The GTF wants perpetrators to be punished. Commenting on former President Mahinda Rajapaksa’s decision to hold snap elections in January 2015, Suren Surendiran, the GTF Spokesperson said; “It is Rajapaksa, as the head of state and commander in chief of the military, who stands accused of committing war crimes and crimes against humanity. Some people even accuse him of committing genocidal crimes against the Tamil community.  As head of state he has immunity against international law. The day he is beaten in an election and is not head of state. Just has what happened to Charles Taylor or Milosevic who committed genocidal crimes and breached international law, Rajapaksa will be taken by the International Criminal Court and will be charged with committing war crimes.”[5]

Human rights groups also take a similar stance. For example, Amnesty International Chief Executive in India G. Ananthapadmanabhan said in an interview; “There should be punishment based on the findings of the (UN) investigation. Officially, Amnesty is not welcome to Sri Lanka at this time … but we have our own ways to find out what is going on there.”[6]

Therefore, it is evident that the GTF and human rights groups demand a mechanism based on a ‘punitive justice model’ which aims at ‘justice’ by punishing convicts after a trial. It is surprising to note that even the Government of Sri Lanka (GOSL) does not consider the South African TRC as an appropriate model for Sri Lanka. As quoted by the Tamil National Alliance (TNA) Parliamentarian Mr. M. A. Sumanthiran, the reason for inappropriateness according to the Foreign Minister Mangala Samaraweera is that ‘amnesty for disclosure will not work in SL, and that perpetrators will be prosecuted, since confession and forgiveness is not part of the SL culture.’[7]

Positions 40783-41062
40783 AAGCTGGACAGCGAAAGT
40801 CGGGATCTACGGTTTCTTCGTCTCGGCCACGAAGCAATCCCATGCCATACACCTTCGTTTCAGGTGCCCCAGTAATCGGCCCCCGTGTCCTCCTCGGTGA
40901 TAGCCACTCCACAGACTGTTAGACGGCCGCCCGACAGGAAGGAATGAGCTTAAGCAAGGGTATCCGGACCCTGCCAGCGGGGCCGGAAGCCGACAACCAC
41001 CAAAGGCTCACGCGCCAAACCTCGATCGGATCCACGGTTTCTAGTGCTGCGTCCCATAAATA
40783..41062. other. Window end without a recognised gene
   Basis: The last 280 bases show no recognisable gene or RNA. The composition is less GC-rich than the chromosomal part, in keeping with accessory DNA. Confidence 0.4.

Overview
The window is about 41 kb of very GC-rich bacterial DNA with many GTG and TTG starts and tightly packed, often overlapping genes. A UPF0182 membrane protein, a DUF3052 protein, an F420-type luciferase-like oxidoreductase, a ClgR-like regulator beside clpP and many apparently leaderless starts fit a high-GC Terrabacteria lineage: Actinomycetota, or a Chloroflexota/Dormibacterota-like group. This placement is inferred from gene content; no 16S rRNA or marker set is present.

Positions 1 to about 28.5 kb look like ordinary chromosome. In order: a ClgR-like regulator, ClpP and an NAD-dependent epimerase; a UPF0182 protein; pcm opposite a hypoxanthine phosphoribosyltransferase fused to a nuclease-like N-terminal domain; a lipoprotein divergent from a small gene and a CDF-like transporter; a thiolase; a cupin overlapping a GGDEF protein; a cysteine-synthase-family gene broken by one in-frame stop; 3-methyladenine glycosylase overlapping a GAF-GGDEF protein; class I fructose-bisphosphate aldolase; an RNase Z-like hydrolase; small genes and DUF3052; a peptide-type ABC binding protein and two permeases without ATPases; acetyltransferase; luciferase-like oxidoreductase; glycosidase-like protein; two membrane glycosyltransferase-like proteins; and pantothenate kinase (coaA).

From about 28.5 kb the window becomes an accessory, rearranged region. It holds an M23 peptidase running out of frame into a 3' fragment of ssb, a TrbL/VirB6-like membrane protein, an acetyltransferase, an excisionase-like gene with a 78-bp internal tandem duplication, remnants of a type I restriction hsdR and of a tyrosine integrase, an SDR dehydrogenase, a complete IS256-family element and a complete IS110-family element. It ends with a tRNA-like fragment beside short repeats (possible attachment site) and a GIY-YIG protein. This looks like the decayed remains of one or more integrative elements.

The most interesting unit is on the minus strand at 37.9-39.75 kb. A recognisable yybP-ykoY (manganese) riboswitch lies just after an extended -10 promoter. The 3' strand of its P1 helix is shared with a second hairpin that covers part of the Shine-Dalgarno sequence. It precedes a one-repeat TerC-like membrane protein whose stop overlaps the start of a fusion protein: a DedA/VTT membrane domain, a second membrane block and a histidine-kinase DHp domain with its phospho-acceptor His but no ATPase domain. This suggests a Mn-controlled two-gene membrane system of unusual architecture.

In addition, two different approaches are proposed in the draft of the National Policy on Reconciliation[8] which was prepared by Professor Rajiva Wijesinha, Mr. Eran Wickramaratne, Mr. M.A. Sumanthiran, Mr. Javid Yusuf and Mr. Jeevan Thiagarajah in prosecuting perpetrators of alleged war-crimes. The said policy document noted under the sub section Justice and Truth and Reconciliation that,

‘It is vital that the Government recognises that many of those who engaged in acts of terrorism did so under compulsion, and whilst particular deeds may warrant investigation and judicial action, perpetrators should be treated with dignity and provided with an opportunity to reintegrate into society. Conversely, the Government must fulfil its responsibility to investigate security forces for alleged excesses that occurred during the war.’